Thursday, 7 February 2013

Harry Potter and the Philosopher's Stone - JK Rowling

This is the 29th book I have written about in this blog, but the very first one that is a re-read.  It's not that I've run out of new books to read (not by a long way), the time just felt right to read something more familiar.  And after a book that was pretty heavy-going in places it was nice to read something a bit lighter.

Like a lot of other people, I've read all 7 Harry Potter books.  Books 4, 5, 6 and 7 were read as close to the day of release as could be managed.  But actually, the Goblet of Fire is the only one of those that I've ever read since.  Despite reading the earlier books several times I've never found the motivation for the others.  Until now.

My husband has said I need to watch the films, which I've managed to avoid very successfully.  The condition for me giving in is that prior to each viewing I will read the relevant book, and so will be fully equipped to complain about portions of the plot which are incorrect or missing.  And so yesterday I sat down to read Harry Potter and the Philosopher's Stone.  It was somewhat of a novelty to be finished just a few hours later.

The main thing thing to strike me about the book was the content balance.  In my head, Harry arrives at Hogwarts really early on, and a large section is devoted to trying to get the Stone at the end.  I'm not sure if I should be blaming this on my devotion to Lego Xbox games, but it was a fair distance from reality.  Around three quarters of the way through the book it's only got as far as Christmas.  And conquering the challenges to reach the stone takes merely a chapter.

This may actually be a good thing, as it helps the book to retain its innocence.  The focus is on making friends and adjusting to life in a new school, with inter-house rivalry being of the utmost importance.  Sure, the basics of the evil that has occurred are told.  Yes, Harry has to face the guy who tried to kill him.  But really those parts serve as what they are supposed to be, a warm up for next time.

And for me that next time may be very soon indeed, as easy-reads are about all I can manage this week!

Sunday, 3 February 2013

Assassin's Quest - Robin Hobb

Books are powerful things.  They can transport you to another time, to another world.  They can temporarily change your perception of reality, and permanently change your perception of yourself.  They can make you wish for more in your life, and completely take over your life.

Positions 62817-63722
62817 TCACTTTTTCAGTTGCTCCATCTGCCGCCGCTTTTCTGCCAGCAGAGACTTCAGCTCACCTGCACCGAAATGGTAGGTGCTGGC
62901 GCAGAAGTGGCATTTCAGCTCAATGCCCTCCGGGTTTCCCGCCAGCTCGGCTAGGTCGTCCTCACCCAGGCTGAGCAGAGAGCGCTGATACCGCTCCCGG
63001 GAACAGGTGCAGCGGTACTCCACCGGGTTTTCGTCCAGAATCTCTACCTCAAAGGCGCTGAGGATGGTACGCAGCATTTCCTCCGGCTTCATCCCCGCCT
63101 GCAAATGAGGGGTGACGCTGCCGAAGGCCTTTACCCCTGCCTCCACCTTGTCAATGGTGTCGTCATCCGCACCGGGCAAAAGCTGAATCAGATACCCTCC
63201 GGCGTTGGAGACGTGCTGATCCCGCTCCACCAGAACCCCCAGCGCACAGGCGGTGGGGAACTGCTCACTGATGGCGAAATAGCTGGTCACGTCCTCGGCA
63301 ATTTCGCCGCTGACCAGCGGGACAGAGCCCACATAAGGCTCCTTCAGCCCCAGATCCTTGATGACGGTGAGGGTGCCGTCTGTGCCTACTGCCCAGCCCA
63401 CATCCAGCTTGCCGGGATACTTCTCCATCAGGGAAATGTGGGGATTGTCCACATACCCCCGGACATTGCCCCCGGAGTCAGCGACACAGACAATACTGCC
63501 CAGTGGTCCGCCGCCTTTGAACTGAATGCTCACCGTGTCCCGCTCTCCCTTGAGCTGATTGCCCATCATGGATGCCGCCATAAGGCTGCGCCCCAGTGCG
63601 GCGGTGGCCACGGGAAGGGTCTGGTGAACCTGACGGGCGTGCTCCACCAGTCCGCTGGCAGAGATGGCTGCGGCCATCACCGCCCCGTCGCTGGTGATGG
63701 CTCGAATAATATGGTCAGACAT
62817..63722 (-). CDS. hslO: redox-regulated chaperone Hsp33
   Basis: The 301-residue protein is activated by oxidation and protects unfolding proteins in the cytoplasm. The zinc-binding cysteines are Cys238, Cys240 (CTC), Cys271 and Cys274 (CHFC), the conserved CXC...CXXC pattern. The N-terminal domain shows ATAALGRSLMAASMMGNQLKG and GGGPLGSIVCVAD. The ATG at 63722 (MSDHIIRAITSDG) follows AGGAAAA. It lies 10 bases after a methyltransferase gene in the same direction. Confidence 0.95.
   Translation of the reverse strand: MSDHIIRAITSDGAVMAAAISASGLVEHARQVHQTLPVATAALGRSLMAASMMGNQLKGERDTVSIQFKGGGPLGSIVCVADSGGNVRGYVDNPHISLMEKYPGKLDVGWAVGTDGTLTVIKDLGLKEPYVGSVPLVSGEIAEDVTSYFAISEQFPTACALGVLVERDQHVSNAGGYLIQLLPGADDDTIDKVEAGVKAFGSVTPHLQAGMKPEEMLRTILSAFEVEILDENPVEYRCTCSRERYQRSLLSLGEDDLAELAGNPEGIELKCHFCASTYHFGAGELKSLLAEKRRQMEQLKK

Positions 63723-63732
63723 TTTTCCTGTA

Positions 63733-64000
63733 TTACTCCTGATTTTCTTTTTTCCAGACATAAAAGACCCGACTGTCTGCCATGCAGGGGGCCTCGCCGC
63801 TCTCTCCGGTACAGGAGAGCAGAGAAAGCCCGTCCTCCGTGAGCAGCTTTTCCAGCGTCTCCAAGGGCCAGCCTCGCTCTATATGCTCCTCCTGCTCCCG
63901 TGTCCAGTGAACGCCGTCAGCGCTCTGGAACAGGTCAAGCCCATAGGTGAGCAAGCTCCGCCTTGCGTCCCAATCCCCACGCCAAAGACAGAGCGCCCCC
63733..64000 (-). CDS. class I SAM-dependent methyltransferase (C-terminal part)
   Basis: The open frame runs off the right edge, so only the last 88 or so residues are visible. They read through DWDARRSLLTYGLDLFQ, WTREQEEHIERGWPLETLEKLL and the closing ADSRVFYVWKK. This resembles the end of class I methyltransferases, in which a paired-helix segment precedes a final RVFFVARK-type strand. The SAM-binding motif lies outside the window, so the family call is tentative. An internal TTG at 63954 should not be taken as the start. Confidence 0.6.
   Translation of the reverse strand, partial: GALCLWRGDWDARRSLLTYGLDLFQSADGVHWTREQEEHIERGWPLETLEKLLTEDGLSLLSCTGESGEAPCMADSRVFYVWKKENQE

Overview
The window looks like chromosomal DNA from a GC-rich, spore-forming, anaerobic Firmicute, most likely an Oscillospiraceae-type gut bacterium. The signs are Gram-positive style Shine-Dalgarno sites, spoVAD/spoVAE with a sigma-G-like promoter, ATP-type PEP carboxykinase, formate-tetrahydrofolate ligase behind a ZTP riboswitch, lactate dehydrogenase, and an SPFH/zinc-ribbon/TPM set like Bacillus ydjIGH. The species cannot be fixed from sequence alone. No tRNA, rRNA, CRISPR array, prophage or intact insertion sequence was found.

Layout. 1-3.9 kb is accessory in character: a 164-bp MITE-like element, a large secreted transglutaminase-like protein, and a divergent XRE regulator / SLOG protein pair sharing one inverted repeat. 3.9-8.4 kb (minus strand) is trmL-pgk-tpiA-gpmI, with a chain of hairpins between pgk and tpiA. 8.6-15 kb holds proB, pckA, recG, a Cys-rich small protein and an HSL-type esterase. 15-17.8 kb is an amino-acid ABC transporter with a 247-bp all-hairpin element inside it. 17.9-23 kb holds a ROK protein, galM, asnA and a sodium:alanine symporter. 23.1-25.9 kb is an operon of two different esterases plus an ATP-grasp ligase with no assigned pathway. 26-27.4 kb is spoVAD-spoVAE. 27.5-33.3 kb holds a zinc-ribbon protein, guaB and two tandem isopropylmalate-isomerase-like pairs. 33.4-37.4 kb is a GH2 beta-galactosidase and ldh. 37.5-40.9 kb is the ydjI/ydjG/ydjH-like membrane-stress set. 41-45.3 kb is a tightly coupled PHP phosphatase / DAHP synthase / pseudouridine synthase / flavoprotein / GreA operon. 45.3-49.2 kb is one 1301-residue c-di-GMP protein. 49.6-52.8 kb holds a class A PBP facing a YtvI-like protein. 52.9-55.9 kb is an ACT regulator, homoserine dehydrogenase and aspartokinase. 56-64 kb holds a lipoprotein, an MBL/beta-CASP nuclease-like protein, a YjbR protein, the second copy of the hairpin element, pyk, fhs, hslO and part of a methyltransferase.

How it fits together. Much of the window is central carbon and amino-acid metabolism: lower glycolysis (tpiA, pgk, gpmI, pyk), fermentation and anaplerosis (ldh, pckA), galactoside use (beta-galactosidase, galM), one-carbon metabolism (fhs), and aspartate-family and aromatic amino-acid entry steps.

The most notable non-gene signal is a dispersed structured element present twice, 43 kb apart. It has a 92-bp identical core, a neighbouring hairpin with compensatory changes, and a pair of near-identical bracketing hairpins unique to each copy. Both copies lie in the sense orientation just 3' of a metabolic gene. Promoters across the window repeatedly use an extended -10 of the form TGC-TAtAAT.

Now that reading is becoming more of a habit for me, I'm managing to become more absorbed in stories.  And as is now tradition, reading the third book of a trilogy meant that many other things moved down the priority order.  The final component in the Farseer trilogy had me reading through my lunch break, and going to bed earlier just to get more chapters in.  One day I even got some reading in before work.

As might be expected from the title, Assassin's Quest follows the storyteller assassin on a quest.  The quest takes different forms as he and the world around him change.  A quest for revenge, a quest for knowledge, a quest to serve, a quest to save.  Much of the story is a journey with changing purpose.  Do you fight to harm your enemy or to help your friends?  How do you know who your friends are at all?

One theme that runs throughout is that of family, friendship and love.  When most of the world thinks you're dead, trusting people with the knowledge of your true identity isn't so simple.  The journey into the mountains that features in the later section of the book brings together a misfit group who are forced to lean on each other to survive.  The struggles they have each faced bring them closer together as a 'pack'.

Ok, so I haven't been the most specific here.  And there's a good reason for that.  I'm not actually sure how I felt about the book.  All I know is that it made me think about what is important.  I guess that has to be a good thing, but along the way there were aspects of the plot I struggled with.  Some of the Skilling got a bit much for me, and while I know it was supposed to be unclear when things were Skill-influenced I still got confused and slightly annoyed.  There were also a few times when I quickly read through pages as they seemed to be background detail on a subject about which I no longer cared.

The characters, as ever, were wonderful in their quirks and secrets.  The ever-evolving relationships between those characters was beautifully written.  And for all I got confused with the Skill aspects of the plot, I couldn't help but feel for its users and those used by it.  For the White Prophet and the Catalyst, the constant struggle to interpret the prophecies and not be disheartened by them also tugged at my emotions.

I think the impact from the trilogy is going to take some processing, and maybe in a few days I will feel a bit clearer about the whole thing.  But I can't dwell for too long, there's another story out there just waiting to pull me in.